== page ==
Design for Living,dir Sarah Branthwaite,8 – 12 Nnovember,OFS: Noel Coward’s Design for Living caused a scandal at its 1932 premiere, with its candid view of the incestuous relationships between three sophisticated Bohemian artists in the 1930s.Sarah Branthwaite’s exciting production has a distinctly cynical edge to it – beneath the fast-moving, witty dialogue the undercurrent of desperationin the three main characters is tangible. The sexuality of the piece is even played down to focus more intently on commenting on the subtleties of each relationship. The cast rise to Coward’s challenge admirably, and Branthwaite teases out the rhythms extremely well: you are struck by the efficacy of each pause, and each change in tone and pace has a distinct purpose. The exchanges between Gilda (Charlie Covell) and Otto (Nnicholas Bishop) are particularly impressive, both able to shift subtly between levels of emotion,without ever seeming to give any of themselves away. Covell effortlessly creates character-defining moments with a mischievous smile or wave of a cigarette, and Bishop gives a deliciously flamboyant performance. The disapproving housekeeper, played with relishby Jessica Hammett, provides some hilarious moments.The drawback, as so often with such glossy, intellectual writing, is that it does tend to distance the audience (as Branthwaite says, “the audience are invited to study the lives of these characters, almost like a sociological experiment”). The problem with this is that the audience needs to be drawn in on some level, to feel linked to these characters, for the action to hold any lasting meaning. Luckily there were flashes of this in the play, notably from Jack Farthing as Leo. The part of Leo is often overplayed to get more laughs, but Farthing’s understated, often quite awkward performance is the most human of the three. The shifting dynamic of his relationship with Otto is fascinating – the suggestion of sexual attraction between them visible but not forced, and his struggle to come to terms with such a bizarre triangle is engaging and at some points quite moving.Overall, the production tends towards underplaying and tragicomedy, which often sharpens the dark humour inherent the play. If you’re wondering if you can take another play meditating profoundly on love and relationships, this, despite its age, provides a breath of fresh air.ARCHIVE: 4th week MT 2005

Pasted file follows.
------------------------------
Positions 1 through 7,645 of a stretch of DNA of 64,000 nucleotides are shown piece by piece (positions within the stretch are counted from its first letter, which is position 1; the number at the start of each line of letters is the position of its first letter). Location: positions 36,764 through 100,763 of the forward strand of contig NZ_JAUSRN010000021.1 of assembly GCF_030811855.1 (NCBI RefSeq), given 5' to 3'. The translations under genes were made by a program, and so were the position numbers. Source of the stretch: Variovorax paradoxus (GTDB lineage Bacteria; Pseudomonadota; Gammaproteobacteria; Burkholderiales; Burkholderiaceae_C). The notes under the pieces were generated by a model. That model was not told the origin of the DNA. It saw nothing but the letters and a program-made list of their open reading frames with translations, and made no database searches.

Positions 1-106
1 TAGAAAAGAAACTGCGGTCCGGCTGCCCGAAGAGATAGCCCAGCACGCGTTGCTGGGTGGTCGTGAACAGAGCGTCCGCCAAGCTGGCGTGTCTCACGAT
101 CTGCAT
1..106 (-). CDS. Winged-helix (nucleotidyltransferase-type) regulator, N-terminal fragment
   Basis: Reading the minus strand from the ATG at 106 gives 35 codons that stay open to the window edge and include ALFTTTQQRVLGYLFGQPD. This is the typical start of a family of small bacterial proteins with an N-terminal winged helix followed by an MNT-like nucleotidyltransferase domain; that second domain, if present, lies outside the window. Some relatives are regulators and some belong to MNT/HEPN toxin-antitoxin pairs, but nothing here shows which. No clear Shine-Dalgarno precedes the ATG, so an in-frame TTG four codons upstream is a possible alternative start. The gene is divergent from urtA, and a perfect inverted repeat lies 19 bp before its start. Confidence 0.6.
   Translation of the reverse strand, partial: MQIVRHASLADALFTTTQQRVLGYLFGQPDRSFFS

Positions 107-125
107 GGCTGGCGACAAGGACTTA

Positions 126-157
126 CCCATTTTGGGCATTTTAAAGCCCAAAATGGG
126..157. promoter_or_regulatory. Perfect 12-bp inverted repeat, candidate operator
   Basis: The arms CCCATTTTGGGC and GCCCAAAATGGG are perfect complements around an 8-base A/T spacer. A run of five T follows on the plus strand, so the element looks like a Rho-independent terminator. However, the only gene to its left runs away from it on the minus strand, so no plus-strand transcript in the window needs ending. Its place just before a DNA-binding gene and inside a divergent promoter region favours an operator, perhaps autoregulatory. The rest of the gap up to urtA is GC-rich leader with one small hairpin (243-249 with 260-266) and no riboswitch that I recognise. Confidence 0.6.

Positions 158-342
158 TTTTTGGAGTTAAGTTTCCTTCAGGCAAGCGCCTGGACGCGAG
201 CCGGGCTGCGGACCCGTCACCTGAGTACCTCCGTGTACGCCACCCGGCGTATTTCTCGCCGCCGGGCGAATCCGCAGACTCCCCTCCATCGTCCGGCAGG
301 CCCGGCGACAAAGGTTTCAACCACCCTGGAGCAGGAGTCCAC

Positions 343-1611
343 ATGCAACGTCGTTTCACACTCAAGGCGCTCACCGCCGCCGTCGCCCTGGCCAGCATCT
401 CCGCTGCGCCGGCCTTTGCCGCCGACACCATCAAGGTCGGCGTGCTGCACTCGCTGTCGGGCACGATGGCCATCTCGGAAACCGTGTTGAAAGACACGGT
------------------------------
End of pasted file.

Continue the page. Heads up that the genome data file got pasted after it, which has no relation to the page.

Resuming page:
Due to the gender wage discrepancies at the university, from today onwards women in the university are ‘effectively unpaid’ until the end of the year.
The new Take That inspired musical a great testament to the great British boyband.